Kitty Genovese, Writ Small
The murder of Kitty Genovese is well known both as a tragedy and as an example of the relationship between crime and distributed responsibility. It is worth remembering that the problem extends beyond violent crimes. I just received a copy of my Civic Association’s electronic newsletter. Such associations seem to spend much of their time alternating between cheerleadering for rising home prices and scaremongering about neighborhood vandalism. Sometimes, the germ of another neighborhood garden project is planted.
In the crime section, I found the following report (copied from original, with typos):
On Monday 4/16/07, between 8:55AM and 2PM, 200 block of S. 10th St., the complainant’s apartment door was pryed open and taken was a laptop computer. 911 was not contacted until after 6PM even though a neighbor saw the door broken at 2PM and the cleaning lady saw it at 3:30PM.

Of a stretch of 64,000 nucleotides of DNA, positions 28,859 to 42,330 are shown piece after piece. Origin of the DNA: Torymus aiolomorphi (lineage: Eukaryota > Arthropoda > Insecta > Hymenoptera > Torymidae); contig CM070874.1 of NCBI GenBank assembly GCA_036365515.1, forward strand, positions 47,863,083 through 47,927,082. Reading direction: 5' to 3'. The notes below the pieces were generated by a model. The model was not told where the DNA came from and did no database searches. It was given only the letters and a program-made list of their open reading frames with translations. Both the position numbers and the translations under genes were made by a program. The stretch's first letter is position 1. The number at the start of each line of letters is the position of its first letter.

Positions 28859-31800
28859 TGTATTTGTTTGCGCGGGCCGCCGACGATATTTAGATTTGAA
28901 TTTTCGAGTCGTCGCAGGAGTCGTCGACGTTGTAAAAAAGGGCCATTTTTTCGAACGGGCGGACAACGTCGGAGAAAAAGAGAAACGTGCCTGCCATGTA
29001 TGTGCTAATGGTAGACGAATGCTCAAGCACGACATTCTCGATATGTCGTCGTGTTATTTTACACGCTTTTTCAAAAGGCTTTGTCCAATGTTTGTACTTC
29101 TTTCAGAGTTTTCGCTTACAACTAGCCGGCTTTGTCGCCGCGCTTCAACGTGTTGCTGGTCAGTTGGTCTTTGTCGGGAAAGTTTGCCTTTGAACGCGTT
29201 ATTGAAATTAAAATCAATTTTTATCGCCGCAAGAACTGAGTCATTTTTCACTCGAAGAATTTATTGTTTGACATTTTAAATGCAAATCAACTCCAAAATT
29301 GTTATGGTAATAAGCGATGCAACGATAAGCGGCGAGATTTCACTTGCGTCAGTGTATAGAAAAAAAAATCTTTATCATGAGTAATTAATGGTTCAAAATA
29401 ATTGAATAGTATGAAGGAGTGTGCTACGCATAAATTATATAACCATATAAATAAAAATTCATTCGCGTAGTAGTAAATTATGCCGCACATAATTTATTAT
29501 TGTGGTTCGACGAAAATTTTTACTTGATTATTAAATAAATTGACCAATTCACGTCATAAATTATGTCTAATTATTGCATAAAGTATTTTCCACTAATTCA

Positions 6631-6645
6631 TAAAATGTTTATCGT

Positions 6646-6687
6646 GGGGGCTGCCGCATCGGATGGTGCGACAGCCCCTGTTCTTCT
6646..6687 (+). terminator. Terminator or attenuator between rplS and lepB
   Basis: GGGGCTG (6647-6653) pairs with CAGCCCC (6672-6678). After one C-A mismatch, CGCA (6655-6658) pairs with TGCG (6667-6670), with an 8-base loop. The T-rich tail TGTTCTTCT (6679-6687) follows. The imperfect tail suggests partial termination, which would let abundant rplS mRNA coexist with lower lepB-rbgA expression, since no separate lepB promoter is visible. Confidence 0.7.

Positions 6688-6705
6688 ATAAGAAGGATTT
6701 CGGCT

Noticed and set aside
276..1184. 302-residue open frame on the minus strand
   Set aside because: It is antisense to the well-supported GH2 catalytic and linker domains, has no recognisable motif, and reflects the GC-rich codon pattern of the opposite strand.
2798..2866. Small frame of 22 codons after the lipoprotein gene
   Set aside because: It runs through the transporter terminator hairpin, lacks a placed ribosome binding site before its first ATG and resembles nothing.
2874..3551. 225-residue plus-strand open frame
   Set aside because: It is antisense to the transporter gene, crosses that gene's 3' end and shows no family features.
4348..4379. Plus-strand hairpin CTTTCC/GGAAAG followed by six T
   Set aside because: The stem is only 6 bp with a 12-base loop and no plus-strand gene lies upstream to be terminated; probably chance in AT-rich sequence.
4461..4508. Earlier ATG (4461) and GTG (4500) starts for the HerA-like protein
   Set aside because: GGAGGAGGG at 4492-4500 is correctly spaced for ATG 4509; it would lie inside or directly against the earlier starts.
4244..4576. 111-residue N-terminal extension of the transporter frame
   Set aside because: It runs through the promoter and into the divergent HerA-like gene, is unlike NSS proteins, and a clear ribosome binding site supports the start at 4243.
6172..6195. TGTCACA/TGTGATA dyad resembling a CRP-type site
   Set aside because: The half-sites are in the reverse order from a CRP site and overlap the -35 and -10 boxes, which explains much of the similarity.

Is the goal here to shame the neighbor and “cleaning lady”? The Civic wants more 911 calls to increase police patrols in the area, despite the City’s evident needs elsewhere. As I understand it, Philadelphia has communicated to the relevant leaders that the way to obtain more patrols is to squeal more. Eek!
I have some doubts that you can create a culture of calling 911 given the Genovese-effect. But maybe I’m wrong. For instance, I’m home today working on grading papers. I’ve noticed that some neighbors from a block over are walking their dogs over to our street to do their business. This seems to me to warrant urgent police action . . .